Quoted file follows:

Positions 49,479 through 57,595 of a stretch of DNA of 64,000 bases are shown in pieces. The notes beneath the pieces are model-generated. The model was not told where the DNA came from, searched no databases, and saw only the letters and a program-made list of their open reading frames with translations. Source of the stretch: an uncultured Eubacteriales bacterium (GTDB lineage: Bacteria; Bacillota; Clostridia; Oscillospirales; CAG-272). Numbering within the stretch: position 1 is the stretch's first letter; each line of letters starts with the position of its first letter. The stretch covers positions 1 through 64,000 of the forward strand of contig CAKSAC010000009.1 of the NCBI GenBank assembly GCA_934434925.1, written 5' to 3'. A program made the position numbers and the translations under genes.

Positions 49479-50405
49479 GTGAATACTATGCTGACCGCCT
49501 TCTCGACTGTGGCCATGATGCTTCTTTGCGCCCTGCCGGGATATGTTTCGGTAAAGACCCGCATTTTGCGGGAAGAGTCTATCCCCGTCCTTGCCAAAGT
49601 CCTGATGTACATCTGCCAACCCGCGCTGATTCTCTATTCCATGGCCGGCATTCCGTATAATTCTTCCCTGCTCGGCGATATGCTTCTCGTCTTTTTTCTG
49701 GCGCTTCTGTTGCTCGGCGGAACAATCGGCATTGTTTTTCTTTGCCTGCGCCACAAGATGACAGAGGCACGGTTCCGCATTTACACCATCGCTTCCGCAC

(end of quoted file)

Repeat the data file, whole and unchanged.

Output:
Positions 49,479 through 57,595 of a stretch of DNA of 64,000 bases are shown in pieces. The notes beneath the pieces are model-generated. The model was not told where the DNA came from, searched no databases, and saw only the letters and a program-made list of their open reading frames with translations. Source of the stretch: an uncultured Eubacteriales bacterium (GTDB lineage: Bacteria; Bacillota; Clostridia; Oscillospirales; CAG-272). Numbering within the stretch: position 1 is the stretch's first letter; each line of letters starts with the position of its first letter. The stretch covers positions 1 through 64,000 of the forward strand of contig CAKSAC010000009.1 of the NCBI GenBank assembly GCA_934434925.1, written 5' to 3'. A program made the position numbers and the translations under genes.

Positions 49479-50405
49479 GTGAATACTATGCTGACCGCCT
49501 TCTCGACTGTGGCCATGATGCTTCTTTGCGCCCTGCCGGGATATGTTTCGGTAAAGACCCGCATTTTGCGGGAAGAGTCTATCCCCGTCCTTGCCAAAGT
49601 CCTGATGTACATCTGCCAACCCGCGCTGATTCTCTATTCCATGGCCGGCATTCCGTATAATTCTTCCCTGCTCGGCGATATGCTTCTCGTCTTTTTTCTG
49701 GCGCTTCTGTTGCTCGGCGGAACAATCGGCATTGTTTTTCTTTGCCTGCGCCACAAGATGACAGAGGCACGGTTCCGCATTTACACCATCGCTTCCGCAC